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How Women Can Get Ahead in Technology

Gina-HelfrichWhat’s really holding women back in technology? You may have read about the “pipeline problem”—girls don’t study science, technology, engineering or math in equal numbers to boys—but that’s a red herring, says Gina Helfrich, founder and organizer of Feminist Hack ATX.

“The biggest obstacle, in my opinion, is poor retention numbers,” Helfrich says. “Research shows that more than half of women in technology leave the field by mid-career.”

The most common reason for their leaving, studies have found: unhappiness with their work environment. “After 10 years or so of small indignities and insults building up, women get fed up,” Helfrich adds. “If tech companies want to stop attrition, they need to pay attention to their culture, make sure there is real gender equity and support real work-life balance.”

Helfrich actually swam against the tide. Three years ago, she was the director of Harvard Women’s College Center; now she’s working in Austin’s Silicon Hills as communications director and program manager for diversity and inclusion at non-profit NumFOCUS. Here, her expert advice for women who want to pivot to tech, move up in the field or raise capital for a startup.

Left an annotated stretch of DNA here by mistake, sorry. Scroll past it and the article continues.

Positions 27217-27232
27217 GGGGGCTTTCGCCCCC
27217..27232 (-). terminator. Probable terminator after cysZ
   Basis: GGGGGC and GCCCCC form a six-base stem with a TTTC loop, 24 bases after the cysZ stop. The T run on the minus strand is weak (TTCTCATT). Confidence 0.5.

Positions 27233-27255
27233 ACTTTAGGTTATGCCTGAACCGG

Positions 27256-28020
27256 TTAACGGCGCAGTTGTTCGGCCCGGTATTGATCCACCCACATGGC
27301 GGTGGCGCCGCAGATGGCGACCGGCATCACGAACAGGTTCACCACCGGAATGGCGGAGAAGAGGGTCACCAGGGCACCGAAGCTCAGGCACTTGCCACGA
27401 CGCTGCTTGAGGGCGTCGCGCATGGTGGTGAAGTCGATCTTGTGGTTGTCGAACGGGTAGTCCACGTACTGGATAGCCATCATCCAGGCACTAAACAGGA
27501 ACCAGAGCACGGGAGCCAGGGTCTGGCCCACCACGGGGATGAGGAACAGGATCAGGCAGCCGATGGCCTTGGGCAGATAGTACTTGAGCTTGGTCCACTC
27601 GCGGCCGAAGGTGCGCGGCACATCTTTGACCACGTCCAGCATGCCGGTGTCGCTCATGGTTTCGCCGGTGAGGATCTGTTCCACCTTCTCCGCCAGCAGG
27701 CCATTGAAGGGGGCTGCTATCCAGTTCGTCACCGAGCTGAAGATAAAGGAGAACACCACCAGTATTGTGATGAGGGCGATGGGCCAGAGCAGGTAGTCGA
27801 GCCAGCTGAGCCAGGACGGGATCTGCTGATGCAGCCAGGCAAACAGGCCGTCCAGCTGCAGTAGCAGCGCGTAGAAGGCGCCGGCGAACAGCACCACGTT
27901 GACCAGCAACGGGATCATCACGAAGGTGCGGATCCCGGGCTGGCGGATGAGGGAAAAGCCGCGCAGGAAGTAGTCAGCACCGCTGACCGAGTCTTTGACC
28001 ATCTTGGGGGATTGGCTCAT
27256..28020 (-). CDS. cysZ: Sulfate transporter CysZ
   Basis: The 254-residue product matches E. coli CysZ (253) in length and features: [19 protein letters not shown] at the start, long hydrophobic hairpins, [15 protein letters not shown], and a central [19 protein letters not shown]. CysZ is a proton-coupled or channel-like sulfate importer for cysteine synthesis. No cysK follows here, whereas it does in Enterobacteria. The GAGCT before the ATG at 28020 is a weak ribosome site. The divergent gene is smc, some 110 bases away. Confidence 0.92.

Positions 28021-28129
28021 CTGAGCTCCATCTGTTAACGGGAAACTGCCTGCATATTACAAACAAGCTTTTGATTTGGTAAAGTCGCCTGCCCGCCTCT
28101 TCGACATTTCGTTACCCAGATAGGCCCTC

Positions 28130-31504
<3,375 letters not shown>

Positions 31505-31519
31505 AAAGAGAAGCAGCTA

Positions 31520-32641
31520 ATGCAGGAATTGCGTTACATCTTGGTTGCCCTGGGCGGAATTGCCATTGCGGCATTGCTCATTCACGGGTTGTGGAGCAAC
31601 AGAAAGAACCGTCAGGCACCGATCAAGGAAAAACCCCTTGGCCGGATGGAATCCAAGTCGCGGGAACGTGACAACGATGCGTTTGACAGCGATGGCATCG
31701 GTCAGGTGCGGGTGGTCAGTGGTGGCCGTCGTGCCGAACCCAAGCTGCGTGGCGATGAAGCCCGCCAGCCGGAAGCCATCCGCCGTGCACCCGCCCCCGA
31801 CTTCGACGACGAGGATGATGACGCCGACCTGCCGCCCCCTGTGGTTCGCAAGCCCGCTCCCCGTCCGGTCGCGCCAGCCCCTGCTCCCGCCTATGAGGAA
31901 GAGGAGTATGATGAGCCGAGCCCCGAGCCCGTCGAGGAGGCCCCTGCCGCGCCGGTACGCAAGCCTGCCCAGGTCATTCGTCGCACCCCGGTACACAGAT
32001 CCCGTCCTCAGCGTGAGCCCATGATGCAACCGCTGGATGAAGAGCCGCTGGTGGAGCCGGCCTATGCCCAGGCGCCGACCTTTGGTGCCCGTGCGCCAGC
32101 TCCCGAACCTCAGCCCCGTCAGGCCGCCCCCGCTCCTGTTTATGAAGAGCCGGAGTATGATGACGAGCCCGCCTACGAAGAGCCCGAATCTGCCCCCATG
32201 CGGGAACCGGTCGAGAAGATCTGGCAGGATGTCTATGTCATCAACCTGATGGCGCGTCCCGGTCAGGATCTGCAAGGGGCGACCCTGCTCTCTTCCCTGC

“Before you do anything, expand your network into the tech industry. Events and meet-ups for women in tech are an easy way to connect. Then ask the people you meet for feedback on how to position yourself—I’ve found that women in tech are especially helpful and happy to support other women. You’ll save a lot of time and headache by taking advantage of other women’s know-how.”


“Stay focused on the core competencies that you need to move up, and don’t allow yourself to be overly distracted by the peripheral things said about women, such as that our affect isn’t forceful enough or the way we speak is wishy-washy. Research shows that the path to leadership involves having subject matter expertise and experience in roles that have profit and loss responsibility. That is what you need, along with a sponsor who will advocate for your promotion.”


“Women tend not to go the venture capital [VC] route—they’re more likely to raise funds from alternative sources such as angel investors and crowd-funding. I’d just recommend pursuing all avenues available to you, and if you do go after VC, to try firms that focus on investing in women entrepreneurs, like True Wealth Ventures, or take diversity seriously, such as 500 Startups and Kapor Capital.”

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